Eco-Journey is the blog of the Environmental Ministries Office of the Presbyterian Church (U.S.A.). It includes a wide array of environmental topics: upcoming environmental events, links to interesting articles and studies, information on environmental advocacy, eco-theology topics, and success stories from churches that are going “green.”
Author Rebecca Barnes is the Associate for Environmental Ministries at the PC(USA). She is a graduate of Louisville Presbyterian Theological Seminary with an MDiv and Master of Arts in Religion (MAR) dual degree.
In addition to enhancing the well-being of the congregation, securing a better world for future generations, and deepening a sense of Christian discipleship, Earth Care Congregations are finding ways to build up their local communities-- and being noticed for it!
In February, Forest Lake Church helped create a community garden at a transition residence for homelessness recovery. Coming out of their own experience as intergenerational gardeners at their own church, they are now helping others to find food security, a connection to the earth, and an expanded sense of neighbors and care.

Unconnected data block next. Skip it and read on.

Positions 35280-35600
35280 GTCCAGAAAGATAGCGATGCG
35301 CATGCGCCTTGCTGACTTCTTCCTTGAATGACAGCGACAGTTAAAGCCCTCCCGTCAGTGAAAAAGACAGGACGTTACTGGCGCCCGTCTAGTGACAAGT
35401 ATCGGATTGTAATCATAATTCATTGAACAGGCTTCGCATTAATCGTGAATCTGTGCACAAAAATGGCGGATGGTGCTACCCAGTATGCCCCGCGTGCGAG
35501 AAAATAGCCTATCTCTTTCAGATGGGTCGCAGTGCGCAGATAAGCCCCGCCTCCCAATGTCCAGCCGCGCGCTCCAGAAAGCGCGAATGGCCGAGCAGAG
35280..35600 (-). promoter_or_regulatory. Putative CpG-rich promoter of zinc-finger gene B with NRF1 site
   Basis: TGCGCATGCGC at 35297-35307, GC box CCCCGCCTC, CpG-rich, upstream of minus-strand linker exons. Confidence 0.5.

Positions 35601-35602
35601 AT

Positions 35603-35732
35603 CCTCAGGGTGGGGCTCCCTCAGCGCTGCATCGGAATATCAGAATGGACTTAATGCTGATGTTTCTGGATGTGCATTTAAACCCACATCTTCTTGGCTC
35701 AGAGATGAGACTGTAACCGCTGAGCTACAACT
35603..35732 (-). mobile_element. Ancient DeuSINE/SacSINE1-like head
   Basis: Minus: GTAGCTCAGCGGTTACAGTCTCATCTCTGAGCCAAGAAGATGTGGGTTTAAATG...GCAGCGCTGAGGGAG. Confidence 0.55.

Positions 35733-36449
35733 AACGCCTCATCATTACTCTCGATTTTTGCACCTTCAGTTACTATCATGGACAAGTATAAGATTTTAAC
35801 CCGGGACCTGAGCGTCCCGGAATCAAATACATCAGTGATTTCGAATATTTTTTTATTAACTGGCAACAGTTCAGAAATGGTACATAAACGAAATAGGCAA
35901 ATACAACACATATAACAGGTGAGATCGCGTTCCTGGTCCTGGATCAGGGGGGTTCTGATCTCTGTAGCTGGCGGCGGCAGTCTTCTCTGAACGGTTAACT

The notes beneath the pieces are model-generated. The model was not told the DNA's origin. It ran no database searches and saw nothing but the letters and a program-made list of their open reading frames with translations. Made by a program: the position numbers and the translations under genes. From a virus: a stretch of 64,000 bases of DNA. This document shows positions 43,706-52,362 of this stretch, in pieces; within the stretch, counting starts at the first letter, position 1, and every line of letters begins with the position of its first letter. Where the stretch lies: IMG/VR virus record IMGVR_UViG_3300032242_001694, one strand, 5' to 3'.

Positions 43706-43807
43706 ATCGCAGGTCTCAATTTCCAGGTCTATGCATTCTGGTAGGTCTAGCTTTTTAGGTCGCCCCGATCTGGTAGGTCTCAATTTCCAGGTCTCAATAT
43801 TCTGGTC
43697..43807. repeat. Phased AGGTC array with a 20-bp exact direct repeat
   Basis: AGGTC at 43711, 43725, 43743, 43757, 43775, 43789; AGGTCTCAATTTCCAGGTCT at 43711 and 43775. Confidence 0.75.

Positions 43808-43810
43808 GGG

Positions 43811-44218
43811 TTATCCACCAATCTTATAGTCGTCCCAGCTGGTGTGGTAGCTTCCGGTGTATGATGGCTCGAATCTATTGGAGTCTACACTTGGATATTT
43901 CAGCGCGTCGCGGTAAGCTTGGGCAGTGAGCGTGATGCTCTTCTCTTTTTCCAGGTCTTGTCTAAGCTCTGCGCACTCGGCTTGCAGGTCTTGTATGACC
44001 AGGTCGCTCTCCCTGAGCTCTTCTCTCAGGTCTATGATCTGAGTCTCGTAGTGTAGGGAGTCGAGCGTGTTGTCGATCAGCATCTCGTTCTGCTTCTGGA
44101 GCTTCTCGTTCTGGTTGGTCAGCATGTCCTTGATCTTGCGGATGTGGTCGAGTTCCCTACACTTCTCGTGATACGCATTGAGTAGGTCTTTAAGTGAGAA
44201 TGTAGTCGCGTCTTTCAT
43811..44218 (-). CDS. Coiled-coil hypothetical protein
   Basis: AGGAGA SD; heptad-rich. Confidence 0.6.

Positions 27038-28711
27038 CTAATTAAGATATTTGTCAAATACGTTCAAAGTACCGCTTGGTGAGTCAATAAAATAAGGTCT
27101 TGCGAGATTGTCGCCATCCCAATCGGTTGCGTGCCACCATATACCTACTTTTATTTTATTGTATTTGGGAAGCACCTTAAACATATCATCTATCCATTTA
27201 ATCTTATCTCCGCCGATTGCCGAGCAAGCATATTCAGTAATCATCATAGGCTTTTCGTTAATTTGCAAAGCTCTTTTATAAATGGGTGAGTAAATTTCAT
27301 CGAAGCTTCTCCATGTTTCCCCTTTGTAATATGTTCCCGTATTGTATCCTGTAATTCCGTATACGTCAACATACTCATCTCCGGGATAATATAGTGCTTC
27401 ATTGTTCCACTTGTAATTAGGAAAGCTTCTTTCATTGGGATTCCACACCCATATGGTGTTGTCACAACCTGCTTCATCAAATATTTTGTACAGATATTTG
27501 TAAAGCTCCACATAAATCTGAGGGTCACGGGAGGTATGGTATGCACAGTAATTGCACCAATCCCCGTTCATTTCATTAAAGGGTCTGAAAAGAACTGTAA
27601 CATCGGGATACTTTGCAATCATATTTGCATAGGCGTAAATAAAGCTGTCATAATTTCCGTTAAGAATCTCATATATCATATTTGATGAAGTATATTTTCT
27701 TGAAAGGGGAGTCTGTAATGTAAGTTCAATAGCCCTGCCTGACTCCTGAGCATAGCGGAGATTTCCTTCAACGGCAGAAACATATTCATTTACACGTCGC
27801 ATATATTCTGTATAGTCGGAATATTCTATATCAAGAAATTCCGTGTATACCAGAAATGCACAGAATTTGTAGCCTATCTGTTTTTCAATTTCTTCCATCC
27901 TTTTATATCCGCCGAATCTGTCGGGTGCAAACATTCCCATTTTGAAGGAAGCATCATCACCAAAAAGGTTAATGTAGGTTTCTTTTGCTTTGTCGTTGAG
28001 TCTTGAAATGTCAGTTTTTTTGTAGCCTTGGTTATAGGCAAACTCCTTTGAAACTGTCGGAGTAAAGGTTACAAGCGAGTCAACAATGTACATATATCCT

Here is an excerpt from the February 5, 2014 article by Carolyn Click:
Forest Lake adult and youth members, aided by youth at St. Martin’s-in-the-Fields Episcopal Church on Clemson Avenue, built most of the beds last month, said Tommy Stallings, a real estate agent and Forest Lake member who spearheaded the effort. Fort Jackson non-commissioned officers participating in a leadership course completed the final two 4-by-8 beds.
Stallings said the beds could each yield about 80 pounds of nutritious food for the Transitions kitchen.
The vegetable project began out of a caring gesture. Forest Lake donates leftovers from its Wednesday night suppers to Transitions each week. Stallings’ wife, Cindy Welborn, is the church’s kitchen coordinator and would make those deliveries to the center operated by the not-for-profit Midlands Housing Alliance Inc. Her husband usually accompanied her.
“We were walking through the courtyard and we were noticing they had some raised beds for flowers,” Stallings said. “It just hit us that there is a lot of sunlight; we could plant some vegetables. I guess you could say we were called to it.”
Click here to see photos and read the story in The State newspaper.